20. Hello Leo, Google Chrome shows an exclamation (!) over my domain even if I already have a SSL certificate installed. What I am doing wrong ? Thanks.
    {url removed}

  21. I’ve run into something that has me confused. I visited a site that shows http in the address bar. When I went to the payment page a pop-up window was opened with no address bar. There were all kinds of verbiage that state the site is secure but how do I verify that I’m connected via https to a site with a valid certificate?


    • It will depend on how the popup is programmed into the page. You may want to try right-clicking on the payment page link and select “open in a new tab” and see if you can get directly to that page. If the popup does not go to a separate page it would be safest to assume it is still in the “http” page from where it was initiated.

  22. Hi Leo. This is my first time on your very informative site. I like it alot and plan to keep it in my bookmarks.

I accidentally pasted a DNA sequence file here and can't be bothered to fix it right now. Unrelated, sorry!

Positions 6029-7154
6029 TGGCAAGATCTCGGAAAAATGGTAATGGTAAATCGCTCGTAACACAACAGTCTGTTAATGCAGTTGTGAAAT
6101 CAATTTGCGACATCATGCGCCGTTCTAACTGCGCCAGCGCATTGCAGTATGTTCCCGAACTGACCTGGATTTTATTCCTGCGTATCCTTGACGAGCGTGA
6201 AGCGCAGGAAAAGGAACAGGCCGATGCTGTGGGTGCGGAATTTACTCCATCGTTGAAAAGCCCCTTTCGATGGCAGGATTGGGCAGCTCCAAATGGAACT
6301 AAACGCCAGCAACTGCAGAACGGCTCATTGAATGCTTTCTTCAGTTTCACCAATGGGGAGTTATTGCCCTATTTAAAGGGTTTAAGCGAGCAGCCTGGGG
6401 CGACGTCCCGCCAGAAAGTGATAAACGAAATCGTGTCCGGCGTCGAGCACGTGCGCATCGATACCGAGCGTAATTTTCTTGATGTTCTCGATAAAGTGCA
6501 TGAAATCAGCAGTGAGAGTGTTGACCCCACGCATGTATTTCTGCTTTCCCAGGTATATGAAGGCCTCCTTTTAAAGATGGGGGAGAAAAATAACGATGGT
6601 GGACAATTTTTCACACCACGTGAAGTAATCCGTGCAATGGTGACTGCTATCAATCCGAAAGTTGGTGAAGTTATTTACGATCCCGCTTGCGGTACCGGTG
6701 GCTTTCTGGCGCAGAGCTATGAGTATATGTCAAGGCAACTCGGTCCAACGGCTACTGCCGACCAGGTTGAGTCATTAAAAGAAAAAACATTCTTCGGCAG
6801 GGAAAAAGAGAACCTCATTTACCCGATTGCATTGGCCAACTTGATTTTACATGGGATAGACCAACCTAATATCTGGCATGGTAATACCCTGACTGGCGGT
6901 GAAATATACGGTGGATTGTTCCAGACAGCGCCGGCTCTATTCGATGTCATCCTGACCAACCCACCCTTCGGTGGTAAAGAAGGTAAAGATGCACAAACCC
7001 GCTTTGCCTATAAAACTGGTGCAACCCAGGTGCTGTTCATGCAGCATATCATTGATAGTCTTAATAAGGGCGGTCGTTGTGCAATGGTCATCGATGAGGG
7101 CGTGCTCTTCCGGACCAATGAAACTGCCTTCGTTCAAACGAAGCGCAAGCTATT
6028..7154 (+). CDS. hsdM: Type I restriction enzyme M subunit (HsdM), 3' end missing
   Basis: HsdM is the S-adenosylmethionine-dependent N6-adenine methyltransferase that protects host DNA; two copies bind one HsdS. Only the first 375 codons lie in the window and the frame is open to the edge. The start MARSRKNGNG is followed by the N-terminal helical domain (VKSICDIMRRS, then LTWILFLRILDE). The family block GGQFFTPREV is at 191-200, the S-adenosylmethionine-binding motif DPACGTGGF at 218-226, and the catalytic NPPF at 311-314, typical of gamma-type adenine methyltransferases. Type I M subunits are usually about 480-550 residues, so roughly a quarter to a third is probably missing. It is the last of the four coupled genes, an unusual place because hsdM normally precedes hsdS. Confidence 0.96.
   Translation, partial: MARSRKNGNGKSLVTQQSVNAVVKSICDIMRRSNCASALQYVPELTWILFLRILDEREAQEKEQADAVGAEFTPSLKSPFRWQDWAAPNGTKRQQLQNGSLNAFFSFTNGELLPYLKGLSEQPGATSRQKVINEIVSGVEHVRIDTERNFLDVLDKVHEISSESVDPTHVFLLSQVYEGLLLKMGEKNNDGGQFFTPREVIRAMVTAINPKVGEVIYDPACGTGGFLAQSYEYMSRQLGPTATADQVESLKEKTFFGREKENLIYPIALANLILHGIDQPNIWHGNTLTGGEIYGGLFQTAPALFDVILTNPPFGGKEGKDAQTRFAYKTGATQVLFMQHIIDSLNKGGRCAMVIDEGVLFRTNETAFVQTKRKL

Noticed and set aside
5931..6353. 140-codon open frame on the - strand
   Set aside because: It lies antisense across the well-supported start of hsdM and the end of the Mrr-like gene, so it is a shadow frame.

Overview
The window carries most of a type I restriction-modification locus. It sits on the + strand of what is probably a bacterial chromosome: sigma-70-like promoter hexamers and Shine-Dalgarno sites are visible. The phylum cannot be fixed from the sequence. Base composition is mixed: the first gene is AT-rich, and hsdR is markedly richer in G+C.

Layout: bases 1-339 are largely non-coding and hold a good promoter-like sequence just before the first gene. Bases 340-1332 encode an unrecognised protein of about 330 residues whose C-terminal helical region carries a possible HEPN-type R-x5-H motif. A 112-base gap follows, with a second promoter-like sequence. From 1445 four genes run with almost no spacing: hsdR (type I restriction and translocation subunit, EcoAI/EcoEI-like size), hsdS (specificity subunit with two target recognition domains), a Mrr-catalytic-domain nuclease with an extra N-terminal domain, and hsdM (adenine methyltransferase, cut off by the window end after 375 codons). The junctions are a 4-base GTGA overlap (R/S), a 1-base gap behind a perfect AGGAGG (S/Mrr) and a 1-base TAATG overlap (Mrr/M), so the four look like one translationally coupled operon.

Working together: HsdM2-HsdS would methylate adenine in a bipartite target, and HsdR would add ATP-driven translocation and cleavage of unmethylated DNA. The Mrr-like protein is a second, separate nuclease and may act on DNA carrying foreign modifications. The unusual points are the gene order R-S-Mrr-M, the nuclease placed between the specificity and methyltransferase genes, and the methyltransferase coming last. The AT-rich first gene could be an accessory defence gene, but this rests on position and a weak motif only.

I’m “kind of” good with computer stuff. But this one has had me stumped for a while..
    I’m all about the GREEN PADLOCK before credit card entry. When I’m on my tablet and checking out. Sometimes I get the green lock for a split second. But it changes to GOLD. Stopping me in my tracks from Getting those things that I want. My PC is old but setup well So it is still strong. (VISTA HOME PREMIUM QUAD CORE) so,I know some things are going to need a PLAN B.
    i.e. My Tablet. I get a GRAY PADLOCK HTTPS on the VISTA.
    i’ve never saw it switch from green to gold. It baffles me every time…Have you any tips on this issue? It will be much appreciated if you do.

    • There are two types of SSL Certificates: regular (gold) and extended validation (green). The site must be referencing one of each, and the browser defaults to the gold once seen.

  23. Hi,
    I have had my new Microsoft edge less than 2 wks. My green lock has disappeared & has turned to gray. How can I get my green Lock to come back? I am getting an i at times also. I do not know what I have done to it…